“We’re All Adults Here”

Implementation of school rules is unrealistic and ineffective

Charley Thomas, Editor in Chief

As a student, you hear it often. It echoes throughout classrooms, bounces down hallways and precedes new policy announcements. 

“We’re all adults here” — a phrase that, ironically, is almost exclusively followed by rules or regulations that draw painfully clear distinctions between faculty and students. 

Take the infamous phone “caddy” for example; any adult would scoff at the notion that his or her phone is best kept hanging on the wall for the duration of a staff meeting. 

The fact is, school rules face the daunting task of attempting to govern 14- through 18-year-olds in a manner that is both effective and respected. Demand too little, and the student body is disorderly. Demand too much, and the entire slate of regulations gets tossed out the window by those it seeks to guide. 

As of late, the policies at Blue Valley have unfortunately fallen on the latter side, focusing so much on discipline that valuable lessons of independence, responsibility and mutual respect are left unlearned. 

Arguably the greatest shift in the rules this year comes with hall and bathroom passes. In an effort to keep track of where students are at all times and ensure they aren’t wandering around the building, BV now requires students to have a pass anytime they leave a classroom. 

In theory, this is neither impractical nor unreasonable, but in practice, the logistics just don’t work. 

If I’m doing homework in a study hall and come up with a question for one of my teachers, I can’t swing by their room unless I have a hall pass written either a few hours — or even days — in advance. Thus, the rest of what should be productive time is spent sitting there waiting for my next class because I can’t move past the question or concept that confuses me. 

As someone heavily involved in after-school activities, this makes many of my teachers highly inaccessible. Additionally, it seems comical that after building a spectacular new extension onto the building with plenty of collaborative space, students are seldom allowed to work in the hall. 

Bathroom passes face a similar logistical struggle in trying to control biology — if three students have to go, only one or two can leave at a time. Having an arbitrary number to limit restroom use insinuates students, some of whom are legal adults, can’t handle the responsibility of going to the bathroom. 

How then, can these same students be expected to responsibly manage seven separate academic courses? How can they be trusted to drive themselves to school and park in the lots on property if they can’t handle the commute to the toilet?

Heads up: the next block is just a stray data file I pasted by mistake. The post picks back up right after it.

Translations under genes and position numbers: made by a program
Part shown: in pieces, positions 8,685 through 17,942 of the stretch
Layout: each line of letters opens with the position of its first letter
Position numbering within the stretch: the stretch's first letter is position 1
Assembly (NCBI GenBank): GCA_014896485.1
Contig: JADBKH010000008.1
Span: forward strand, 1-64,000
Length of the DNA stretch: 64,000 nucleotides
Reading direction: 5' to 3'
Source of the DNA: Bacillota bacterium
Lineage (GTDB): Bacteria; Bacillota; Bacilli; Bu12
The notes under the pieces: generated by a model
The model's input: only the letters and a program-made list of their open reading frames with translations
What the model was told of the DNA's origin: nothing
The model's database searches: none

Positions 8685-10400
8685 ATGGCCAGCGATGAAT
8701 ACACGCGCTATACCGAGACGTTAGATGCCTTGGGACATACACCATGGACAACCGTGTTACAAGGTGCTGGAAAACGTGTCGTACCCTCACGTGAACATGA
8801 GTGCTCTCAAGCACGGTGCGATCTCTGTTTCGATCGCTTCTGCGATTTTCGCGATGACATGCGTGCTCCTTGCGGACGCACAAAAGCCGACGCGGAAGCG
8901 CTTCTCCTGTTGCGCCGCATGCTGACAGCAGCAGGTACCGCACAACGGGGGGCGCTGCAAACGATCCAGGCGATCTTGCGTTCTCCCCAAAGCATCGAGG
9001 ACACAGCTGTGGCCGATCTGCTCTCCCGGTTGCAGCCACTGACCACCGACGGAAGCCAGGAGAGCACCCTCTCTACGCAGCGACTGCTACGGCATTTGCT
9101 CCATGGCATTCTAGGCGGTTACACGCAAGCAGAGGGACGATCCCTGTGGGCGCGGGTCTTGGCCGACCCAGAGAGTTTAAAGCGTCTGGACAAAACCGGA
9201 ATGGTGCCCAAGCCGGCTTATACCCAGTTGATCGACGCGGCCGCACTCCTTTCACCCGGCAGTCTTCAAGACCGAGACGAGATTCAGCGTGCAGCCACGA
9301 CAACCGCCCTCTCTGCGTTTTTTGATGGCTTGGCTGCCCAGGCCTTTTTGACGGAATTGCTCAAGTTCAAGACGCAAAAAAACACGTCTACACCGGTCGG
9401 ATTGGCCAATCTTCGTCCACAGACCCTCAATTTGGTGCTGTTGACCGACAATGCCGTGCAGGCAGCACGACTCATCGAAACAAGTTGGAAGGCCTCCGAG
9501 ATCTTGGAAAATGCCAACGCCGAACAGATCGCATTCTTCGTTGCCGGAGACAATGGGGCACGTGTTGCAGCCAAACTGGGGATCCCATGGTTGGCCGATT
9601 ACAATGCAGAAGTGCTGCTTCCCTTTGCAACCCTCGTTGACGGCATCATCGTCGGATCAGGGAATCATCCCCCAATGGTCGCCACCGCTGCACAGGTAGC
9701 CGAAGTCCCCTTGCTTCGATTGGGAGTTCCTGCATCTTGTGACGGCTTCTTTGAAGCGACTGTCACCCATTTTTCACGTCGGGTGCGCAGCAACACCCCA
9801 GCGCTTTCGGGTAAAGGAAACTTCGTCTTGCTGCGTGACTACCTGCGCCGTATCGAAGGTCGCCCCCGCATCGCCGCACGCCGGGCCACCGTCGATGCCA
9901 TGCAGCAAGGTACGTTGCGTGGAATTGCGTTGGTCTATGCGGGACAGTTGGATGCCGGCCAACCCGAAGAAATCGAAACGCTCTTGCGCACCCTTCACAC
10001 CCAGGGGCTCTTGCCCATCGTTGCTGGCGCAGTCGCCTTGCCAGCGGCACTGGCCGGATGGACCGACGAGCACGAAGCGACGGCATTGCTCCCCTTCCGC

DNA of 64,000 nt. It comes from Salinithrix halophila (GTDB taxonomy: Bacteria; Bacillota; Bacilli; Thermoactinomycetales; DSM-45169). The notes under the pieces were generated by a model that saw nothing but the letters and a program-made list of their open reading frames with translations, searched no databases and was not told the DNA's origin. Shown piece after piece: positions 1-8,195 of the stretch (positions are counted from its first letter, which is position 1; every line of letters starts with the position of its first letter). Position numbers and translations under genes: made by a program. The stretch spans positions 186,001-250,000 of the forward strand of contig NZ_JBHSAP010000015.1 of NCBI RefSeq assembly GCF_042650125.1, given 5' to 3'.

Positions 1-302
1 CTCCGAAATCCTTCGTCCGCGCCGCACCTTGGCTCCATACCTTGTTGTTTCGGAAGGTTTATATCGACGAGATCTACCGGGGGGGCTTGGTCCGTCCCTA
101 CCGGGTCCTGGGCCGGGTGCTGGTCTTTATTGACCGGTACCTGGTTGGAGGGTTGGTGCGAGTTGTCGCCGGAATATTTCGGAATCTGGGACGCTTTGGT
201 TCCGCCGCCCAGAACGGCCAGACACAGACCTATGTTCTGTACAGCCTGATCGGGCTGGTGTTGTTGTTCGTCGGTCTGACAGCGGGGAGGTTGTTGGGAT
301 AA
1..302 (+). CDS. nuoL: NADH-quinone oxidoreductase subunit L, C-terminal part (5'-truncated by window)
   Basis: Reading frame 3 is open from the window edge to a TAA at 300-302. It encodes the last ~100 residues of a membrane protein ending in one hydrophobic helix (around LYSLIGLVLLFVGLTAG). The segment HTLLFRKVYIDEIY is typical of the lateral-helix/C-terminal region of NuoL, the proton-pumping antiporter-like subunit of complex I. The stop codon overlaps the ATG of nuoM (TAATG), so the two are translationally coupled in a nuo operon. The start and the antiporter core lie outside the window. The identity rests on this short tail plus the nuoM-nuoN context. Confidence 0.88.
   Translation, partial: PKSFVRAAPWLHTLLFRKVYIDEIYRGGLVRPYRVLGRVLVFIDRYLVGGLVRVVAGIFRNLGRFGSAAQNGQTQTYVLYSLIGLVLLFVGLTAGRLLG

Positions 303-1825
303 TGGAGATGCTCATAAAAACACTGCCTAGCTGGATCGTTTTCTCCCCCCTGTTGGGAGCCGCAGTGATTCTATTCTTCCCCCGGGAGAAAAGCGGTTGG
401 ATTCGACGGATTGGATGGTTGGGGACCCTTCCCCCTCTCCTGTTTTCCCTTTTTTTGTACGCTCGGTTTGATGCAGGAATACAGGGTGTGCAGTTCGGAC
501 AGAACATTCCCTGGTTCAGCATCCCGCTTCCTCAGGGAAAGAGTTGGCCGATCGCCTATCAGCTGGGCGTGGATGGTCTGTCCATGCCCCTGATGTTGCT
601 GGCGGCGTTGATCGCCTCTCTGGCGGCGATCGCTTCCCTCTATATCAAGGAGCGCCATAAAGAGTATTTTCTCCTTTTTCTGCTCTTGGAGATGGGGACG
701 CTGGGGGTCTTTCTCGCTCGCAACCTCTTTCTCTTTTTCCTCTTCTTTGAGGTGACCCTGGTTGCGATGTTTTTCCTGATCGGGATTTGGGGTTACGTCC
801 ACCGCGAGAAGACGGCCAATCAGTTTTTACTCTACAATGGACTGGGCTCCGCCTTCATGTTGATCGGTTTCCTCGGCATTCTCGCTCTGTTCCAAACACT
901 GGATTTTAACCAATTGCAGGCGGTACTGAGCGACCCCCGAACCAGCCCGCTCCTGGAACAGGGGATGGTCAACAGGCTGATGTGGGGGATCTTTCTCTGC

Personally, I’ve never witnessed an adult being asked “Is it an emergency?” to determine the severity of their need to pee. It’s understandable that certain measures be taken to monitor students who have misused their independence in the past, but for the masses, strict regulation like this is unnecessary. 

Next up on the list is the elephant in the room — phone usage, or lack thereof, during class. 

Policies vary on this issue from classroom to classroom, but it’s safe to say there is a good number of teachers who have enacted full bans. It’s true that phones are distracting, but locking them up in bags or displaying them in a phone caddy doesn’t give students the opportunity to develop virtues such as self discipline, independence or respect. 

Each student learns differently. There are people who can be on their phones throughout lectures and remember every word, and there are also people who require 100% uninterrupted focus to absorb material. It’s up to the individual to determine how they are going to learn successfully. After all, the real world doesn’t have an iPhone task force to keep people in check. 

While this has been a generally harsh critique, that is not to say all school rules must be abolished. Anarchy is not the solution. There are some policies, such as the one BV has put in place against door-propping, that serve to protect the safety of the school and everybody within it. 

BV needs some form of regulation in order to protect learning experiences in the same way. We are not all adults here — not in actuality, and certainly not in the eyes of the school rules. 

It’s about finding a balance between cultivating independence and maturity while still maintaining an orderly and productive environment. It’s about guiding, not controlling.